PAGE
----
War Requiem, Benjamin Britten, under the direction of Pablo Heras-Casado


Thursday and Saturday this week, he Teatro Real will offer the moving War Requiem, from Benjamin Britten, under the direction of Pablo Heras-Casado.

The two functions of Britten's work are integrated into programming around his opera Death in Venice, It will also bring to the Royal Theater, this month, Hamburg Ballet, with a choreography inspired by the novel by Thomas Mann.

More of 140 interpreters participate in the work: 132 -Chorus singers of the three choirs Holder Royal Theater, Choir of the Community of Madrid and Little Singers of JORCAM-, 106 Titular Orchestra musicians of the Royal Theater, organist Miguel Ángel Tallante Susan Gritton and soloists (soprano), John Mark Ainsley (tenor) and Jacques Imbrailo (baritone).

Pablo Heras-Casado, first musical guest conductor of the Teatro Real, It will be responsible for leading this exceptional and poignant work: He snatched a cry for peace in the world after the war stupor.


Benjamin Britten was a great lover of classical forms but, after passing through their hands, rarely he failed to introduce new elements in them that made them appear before the eyes and ears subtly or radically rejuvenated. Few genres have enjoyed more rooted in Western music than the requiem mass, but the War Requiem, Drinking that undeniably secular tradition, transports it to a new dimension, instilling in the work an important element spatio it difficult, if not impossible, found in other requiem masses.

Britten was a persistent reader of poetry, that permeates much of its catalog, and had a good example of this in this room last 18 from December, when Ian Bostridge played five Canticles which run through his entire career and creatively Nocturne.

One of the poets who inspired Britten in the latter work, su compatriota Wilfred Owen, He was elected three years later to provide the profane counterpoint, Current and intimate of the ancient Latin text of the Mass for the Dead. Owen had died a few days before the end of the First World War and the play opened at the solemn consecration of Coventry Cathedral, destroyed by German bombing in.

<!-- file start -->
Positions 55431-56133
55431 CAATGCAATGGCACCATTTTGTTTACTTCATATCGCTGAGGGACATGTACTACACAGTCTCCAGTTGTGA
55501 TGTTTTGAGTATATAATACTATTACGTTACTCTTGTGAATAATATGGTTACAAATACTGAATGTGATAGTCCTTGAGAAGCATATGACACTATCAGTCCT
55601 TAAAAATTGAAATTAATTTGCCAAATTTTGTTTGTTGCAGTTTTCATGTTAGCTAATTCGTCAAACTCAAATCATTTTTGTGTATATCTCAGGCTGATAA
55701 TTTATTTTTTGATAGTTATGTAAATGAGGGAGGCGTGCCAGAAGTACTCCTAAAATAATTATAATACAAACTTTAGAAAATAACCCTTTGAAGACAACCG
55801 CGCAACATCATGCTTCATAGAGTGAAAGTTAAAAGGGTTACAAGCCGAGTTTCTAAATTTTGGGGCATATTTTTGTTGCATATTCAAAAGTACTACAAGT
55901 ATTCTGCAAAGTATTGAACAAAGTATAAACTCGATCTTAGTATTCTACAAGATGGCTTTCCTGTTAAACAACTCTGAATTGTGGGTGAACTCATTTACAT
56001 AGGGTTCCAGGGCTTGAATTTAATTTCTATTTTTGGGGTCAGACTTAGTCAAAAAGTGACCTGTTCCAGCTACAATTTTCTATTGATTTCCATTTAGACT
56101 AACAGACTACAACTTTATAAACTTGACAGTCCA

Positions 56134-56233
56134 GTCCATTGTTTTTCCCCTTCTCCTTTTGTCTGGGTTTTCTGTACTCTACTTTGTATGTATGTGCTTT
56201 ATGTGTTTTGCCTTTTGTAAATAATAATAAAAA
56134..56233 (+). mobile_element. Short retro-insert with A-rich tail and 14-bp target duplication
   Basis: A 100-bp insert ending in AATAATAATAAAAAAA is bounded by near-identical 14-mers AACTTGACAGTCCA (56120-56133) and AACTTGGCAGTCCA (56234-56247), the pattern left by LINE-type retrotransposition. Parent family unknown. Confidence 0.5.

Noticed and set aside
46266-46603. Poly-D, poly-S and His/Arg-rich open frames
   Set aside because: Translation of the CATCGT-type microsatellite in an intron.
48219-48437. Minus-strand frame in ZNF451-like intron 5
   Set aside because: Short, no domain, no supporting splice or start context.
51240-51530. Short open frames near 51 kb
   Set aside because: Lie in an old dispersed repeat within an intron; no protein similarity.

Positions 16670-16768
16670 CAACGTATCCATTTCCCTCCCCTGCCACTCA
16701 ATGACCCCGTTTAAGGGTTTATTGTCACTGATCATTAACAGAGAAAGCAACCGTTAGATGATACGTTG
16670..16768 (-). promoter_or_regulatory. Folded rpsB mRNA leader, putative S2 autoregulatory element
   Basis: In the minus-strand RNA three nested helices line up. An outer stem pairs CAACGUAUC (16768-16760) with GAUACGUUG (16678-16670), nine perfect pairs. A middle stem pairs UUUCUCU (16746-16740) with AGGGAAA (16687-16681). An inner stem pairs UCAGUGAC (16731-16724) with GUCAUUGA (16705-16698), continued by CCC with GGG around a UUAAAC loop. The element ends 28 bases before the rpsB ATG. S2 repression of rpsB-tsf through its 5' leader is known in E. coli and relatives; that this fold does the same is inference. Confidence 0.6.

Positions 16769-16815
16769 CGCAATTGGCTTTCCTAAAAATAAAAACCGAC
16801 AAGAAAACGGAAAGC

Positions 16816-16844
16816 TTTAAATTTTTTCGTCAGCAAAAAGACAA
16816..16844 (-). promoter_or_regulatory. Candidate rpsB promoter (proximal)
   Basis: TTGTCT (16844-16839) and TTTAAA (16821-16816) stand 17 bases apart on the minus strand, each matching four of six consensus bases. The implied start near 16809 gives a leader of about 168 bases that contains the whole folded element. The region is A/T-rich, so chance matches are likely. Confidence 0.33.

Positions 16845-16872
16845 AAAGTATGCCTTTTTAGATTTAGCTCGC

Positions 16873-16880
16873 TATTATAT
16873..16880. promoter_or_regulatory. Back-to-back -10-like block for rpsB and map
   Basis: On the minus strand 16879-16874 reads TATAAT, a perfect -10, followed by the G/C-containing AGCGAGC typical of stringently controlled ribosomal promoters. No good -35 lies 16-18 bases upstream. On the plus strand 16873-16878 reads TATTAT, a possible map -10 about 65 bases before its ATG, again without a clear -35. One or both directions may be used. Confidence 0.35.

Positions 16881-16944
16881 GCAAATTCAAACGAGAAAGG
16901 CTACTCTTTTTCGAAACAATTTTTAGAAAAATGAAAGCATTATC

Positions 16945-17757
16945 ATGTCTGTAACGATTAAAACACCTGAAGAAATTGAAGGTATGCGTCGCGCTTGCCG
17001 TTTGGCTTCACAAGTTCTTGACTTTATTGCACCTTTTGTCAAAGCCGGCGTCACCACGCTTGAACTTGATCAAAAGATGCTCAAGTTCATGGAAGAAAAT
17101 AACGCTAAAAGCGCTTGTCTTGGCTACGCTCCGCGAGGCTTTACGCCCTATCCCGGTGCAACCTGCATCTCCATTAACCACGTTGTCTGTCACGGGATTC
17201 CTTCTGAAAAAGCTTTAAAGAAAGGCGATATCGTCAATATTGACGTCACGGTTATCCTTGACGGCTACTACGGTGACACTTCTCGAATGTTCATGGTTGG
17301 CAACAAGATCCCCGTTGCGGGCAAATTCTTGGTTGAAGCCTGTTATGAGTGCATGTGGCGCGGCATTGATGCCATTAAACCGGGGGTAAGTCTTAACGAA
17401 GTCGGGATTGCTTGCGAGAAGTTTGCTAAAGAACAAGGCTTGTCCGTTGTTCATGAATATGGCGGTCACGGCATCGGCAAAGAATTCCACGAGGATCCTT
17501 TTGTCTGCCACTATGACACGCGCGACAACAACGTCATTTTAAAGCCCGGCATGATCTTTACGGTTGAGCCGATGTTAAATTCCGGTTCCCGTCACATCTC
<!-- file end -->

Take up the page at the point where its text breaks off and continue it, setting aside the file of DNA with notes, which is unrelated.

The War Requiem was released a few months before the missile crisis in Cuba, during the War Cold, so, a contest third linked to the work: less bloody, but equally absurd. Britten wanted to tell the premiere in Coventry with singers who symbolically represent the three countries that had suffered the barbaric war had ended the Nazi horror, but the Soviet authorities did not allow Galina Vishnévskaia traveled to England to sing a German side, Dietrich Fischer-Dieskau, so it had to be replaced in extremis by British Heather Harper. The solo trio completed, Of course, el tenor Peter Pears, the faithful partner of the composer.

Pacifist convinced, Britten's War Requiem conceived not only as a deeply anti-war plea, but as a profound reflection on the horrors that accompany any war: Mass to rest the dead and the living meditate. La cima emocional de la obra se reserva para el Libera me final, en cuyo centro Britten sitúa uno de los poemas más estremecedores de Owen, «Strange Meeting», el extraño encuentro que se produce bajo tierra, en «un túnel hondo y gris», entre un soldado inglés y un combatiente alemán al que él mismo ha matado el día anterior. Ambos encuentran la liberación y reconciliación final cuando se disponen a dormir, juntos y en paz, el largo sueño de la muerte mientras el coro de niños entona un etéreo y consolador In Paradisum.

Las guerras continúan, implacables, a nuestro alrededor, pero el War Requiem –una obra no sólo para escuchar, sino también para ver– sigue proclamando, claro y fuerte, su mensaje.
Luis Gago

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